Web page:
Simon Petitjean


RRGparbank: A Parallel Role and Reference Grammar Treebank
Tatiana Bladier | Kilian Evang | Valeria Generalova | Zahra Ghane | Laura Kallmeyer | Robin Möllemann | Natalia Moors | Rainer Osswald | Simon Petitjean
Proceedings of the Thirteenth Language Resources and Evaluation Conference

This paper describes the first release of RRGparbank, a multilingual parallel treebank for Role and Reference Grammar (RRG) containing annotations of George Orwell’s novel 1984 and its translations. The release comprises the entire novel for English and a constructionally diverse and highly parallel sample (“seed”) for German, French and Russian. The paper gives an overview of annotation decisions that have been taken and describes the adopted treebanking methodology. Finally, as a possible application, a multilingual parser is trained on the treebank data. RRGparbank is one of the first resources to apply RRG to large amounts of real-world data. Furthermore, it enables comparative and typological corpus studies in RRG. And, finally, it creates new possibilities of data-driven NLP applications based on RRG.

Improving Low-resource RRG Parsing with Cross-lingual Self-training
Kilian Evang | Laura Kallmeyer | Jakub Waszczuk | Kilu von Prince | Tatiana Bladier | Simon Petitjean
Proceedings of the 29th International Conference on Computational Linguistics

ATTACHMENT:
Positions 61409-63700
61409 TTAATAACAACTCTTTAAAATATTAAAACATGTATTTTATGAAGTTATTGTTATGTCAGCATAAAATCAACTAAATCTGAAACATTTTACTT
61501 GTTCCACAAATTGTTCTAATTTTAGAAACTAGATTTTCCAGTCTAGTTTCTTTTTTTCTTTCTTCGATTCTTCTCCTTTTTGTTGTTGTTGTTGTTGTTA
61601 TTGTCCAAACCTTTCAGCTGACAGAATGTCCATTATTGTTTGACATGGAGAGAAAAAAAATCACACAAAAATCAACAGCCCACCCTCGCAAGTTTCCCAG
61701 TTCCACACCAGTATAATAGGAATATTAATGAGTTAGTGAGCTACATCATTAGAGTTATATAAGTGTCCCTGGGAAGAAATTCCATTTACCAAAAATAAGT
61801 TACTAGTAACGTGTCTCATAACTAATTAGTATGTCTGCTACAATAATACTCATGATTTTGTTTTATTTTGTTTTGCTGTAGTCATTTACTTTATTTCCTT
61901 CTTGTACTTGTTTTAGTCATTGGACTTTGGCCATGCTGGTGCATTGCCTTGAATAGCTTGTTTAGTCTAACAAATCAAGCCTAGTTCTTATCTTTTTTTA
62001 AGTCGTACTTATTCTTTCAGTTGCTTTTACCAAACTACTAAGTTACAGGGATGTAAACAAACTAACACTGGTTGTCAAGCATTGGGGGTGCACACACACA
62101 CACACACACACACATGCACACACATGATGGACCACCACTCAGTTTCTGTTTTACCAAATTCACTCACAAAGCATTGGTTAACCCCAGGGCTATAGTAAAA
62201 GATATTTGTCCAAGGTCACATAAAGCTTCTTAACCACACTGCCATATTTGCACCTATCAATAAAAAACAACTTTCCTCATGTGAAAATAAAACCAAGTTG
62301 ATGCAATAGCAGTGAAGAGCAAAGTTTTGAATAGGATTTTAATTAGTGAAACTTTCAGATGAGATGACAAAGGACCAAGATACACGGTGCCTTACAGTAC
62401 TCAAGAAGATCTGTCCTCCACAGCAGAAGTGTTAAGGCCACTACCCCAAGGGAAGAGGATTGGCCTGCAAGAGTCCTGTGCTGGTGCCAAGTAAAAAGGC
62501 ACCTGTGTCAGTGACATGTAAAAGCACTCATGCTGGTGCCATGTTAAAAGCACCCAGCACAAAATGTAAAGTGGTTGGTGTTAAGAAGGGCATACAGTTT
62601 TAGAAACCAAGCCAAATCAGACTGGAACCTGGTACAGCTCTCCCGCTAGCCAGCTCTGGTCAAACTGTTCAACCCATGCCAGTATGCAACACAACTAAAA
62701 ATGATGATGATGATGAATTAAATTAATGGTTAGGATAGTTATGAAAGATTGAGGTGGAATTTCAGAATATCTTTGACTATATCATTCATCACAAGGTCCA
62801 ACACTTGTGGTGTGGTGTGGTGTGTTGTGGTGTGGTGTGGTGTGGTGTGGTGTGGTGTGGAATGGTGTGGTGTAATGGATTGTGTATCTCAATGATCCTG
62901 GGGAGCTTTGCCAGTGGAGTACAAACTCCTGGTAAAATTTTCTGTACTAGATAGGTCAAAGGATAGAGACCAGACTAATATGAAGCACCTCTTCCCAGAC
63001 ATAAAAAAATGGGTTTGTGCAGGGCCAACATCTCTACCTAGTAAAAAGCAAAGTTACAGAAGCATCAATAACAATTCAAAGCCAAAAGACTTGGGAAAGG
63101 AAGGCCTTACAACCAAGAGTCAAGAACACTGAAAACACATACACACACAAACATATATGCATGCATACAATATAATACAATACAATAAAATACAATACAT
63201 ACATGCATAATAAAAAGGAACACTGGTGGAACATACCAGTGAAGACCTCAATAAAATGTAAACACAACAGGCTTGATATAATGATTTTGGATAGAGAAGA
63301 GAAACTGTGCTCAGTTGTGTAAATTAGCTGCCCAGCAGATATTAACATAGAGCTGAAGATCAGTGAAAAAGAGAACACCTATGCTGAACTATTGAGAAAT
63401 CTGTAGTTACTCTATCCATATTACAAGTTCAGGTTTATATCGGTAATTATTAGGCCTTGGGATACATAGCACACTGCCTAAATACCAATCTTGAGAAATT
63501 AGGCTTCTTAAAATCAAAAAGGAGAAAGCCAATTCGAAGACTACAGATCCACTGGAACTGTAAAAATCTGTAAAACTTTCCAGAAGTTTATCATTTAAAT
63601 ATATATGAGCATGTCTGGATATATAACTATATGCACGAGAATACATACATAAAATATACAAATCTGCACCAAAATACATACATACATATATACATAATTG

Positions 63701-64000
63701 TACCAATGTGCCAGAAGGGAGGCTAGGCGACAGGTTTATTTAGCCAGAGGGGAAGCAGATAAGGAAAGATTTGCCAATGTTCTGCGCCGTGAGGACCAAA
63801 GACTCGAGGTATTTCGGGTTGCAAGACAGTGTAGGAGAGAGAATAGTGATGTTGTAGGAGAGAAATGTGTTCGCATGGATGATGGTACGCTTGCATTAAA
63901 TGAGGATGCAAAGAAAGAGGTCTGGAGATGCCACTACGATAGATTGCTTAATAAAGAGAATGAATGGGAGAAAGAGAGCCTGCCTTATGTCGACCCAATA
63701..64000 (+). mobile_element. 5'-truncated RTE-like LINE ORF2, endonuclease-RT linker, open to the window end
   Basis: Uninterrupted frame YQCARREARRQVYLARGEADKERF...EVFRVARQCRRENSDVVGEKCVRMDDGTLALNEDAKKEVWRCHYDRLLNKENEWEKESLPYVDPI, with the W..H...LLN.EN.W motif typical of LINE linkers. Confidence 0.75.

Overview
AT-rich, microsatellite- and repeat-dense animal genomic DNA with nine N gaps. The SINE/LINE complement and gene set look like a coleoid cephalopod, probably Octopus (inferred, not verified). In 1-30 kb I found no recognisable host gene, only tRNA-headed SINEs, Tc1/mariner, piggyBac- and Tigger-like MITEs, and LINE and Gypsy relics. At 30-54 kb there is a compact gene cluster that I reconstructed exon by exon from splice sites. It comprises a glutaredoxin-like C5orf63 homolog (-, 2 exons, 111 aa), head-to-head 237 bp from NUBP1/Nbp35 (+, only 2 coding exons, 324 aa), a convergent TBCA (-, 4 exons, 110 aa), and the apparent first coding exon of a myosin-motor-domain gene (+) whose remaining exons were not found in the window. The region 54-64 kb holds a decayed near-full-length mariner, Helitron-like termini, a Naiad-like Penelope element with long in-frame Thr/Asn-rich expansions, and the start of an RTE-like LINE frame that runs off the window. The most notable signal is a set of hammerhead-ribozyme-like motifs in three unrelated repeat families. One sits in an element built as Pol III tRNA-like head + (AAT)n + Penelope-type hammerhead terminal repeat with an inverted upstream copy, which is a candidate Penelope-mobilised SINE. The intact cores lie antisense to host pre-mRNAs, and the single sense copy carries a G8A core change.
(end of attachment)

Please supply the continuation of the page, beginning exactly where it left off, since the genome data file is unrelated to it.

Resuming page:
This paper considers the task of parsing low-resource languages in a scenario where parallel English data and also a limited seed of annotated sentences in the target language are available, as for example in bootstrapping parallel treebanks. We focus on constituency parsing using Role and Reference Grammar (RRG), a theory that has so far been understudied in computational linguistics but that is widely used in typological research, i.e., in particular in the context of low-resource languages. Starting from an existing RRG parser, we propose two strategies for low-resource parsing: first, we extend the parsing model into a cross-lingual parser, exploiting the parallel data in the high-resource language and unsupervised word alignments by providing internal states of the source-language parser to the target-language parser. Second, we adopt self-training, thereby iteratively expanding the training data, starting from the seed, by including the most confident new parses in each round. Both in simulated scenarios and with a real low-resource language (Daakaka), we find substantial and complementary improvements from both self-training and cross-lingual parsing. Moreover, we also experimented with using gloss embeddings in addition to token embeddings in the target language, and this also improves results. Finally, starting from what we have for Daakaka, we also consider parsing a related language (Dalkalaen) where glosses and English translations are available but no annotated trees at all, i.e., a no-resource scenario wrt. syntactic annotations. We start with cross-lingual parser trained on Daakaka with glosses and use self-training to adapt it to Dalkalaen. The results are surprisingly good.